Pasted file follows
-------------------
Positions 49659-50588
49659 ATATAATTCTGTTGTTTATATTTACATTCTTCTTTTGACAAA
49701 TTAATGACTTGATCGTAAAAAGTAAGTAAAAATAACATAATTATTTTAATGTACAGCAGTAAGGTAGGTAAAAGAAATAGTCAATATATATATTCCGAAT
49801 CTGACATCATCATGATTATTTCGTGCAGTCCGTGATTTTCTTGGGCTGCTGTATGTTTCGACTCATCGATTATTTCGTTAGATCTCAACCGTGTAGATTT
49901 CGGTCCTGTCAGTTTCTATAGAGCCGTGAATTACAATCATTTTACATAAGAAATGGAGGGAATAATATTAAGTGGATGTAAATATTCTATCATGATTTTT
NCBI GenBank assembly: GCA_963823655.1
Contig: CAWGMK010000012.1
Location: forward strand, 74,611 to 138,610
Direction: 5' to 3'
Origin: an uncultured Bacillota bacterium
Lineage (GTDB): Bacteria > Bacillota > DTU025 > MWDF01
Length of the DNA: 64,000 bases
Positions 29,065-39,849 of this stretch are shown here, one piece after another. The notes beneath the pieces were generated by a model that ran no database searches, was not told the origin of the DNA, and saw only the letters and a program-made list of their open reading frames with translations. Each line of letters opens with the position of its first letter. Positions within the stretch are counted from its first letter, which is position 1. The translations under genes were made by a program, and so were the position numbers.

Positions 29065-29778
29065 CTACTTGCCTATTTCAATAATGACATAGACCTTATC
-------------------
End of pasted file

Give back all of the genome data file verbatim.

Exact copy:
Positions 49659-50588
49659 ATATAATTCTGTTGTTTATATTTACATTCTTCTTTTGACAAA
49701 TTAATGACTTGATCGTAAAAAGTAAGTAAAAATAACATAATTATTTTAATGTACAGCAGTAAGGTAGGTAAAAGAAATAGTCAATATATATATTCCGAAT
49801 CTGACATCATCATGATTATTTCGTGCAGTCCGTGATTTTCTTGGGCTGCTGTATGTTTCGACTCATCGATTATTTCGTTAGATCTCAACCGTGTAGATTT
49901 CGGTCCTGTCAGTTTCTATAGAGCCGTGAATTACAATCATTTTACATAAGAAATGGAGGGAATAATATTAAGTGGATGTAAATATTCTATCATGATTTTT
NCBI GenBank assembly: GCA_963823655.1
Contig: CAWGMK010000012.1
Location: forward strand, 74,611 to 138,610
Direction: 5' to 3'
Origin: an uncultured Bacillota bacterium
Lineage (GTDB): Bacteria > Bacillota > DTU025 > MWDF01
Length of the DNA: 64,000 bases
Positions 29,065-39,849 of this stretch are shown here, one piece after another. The notes beneath the pieces were generated by a model that ran no database searches, was not told the origin of the DNA, and saw only the letters and a program-made list of their open reading frames with translations. Each line of letters opens with the position of its first letter. Positions within the stretch are counted from its first letter, which is position 1. The translations under genes were made by a program, and so were the position numbers.

Positions 29065-29778
29065 CTACTTGCCTATTTCAATAATGACATAGACCTTATC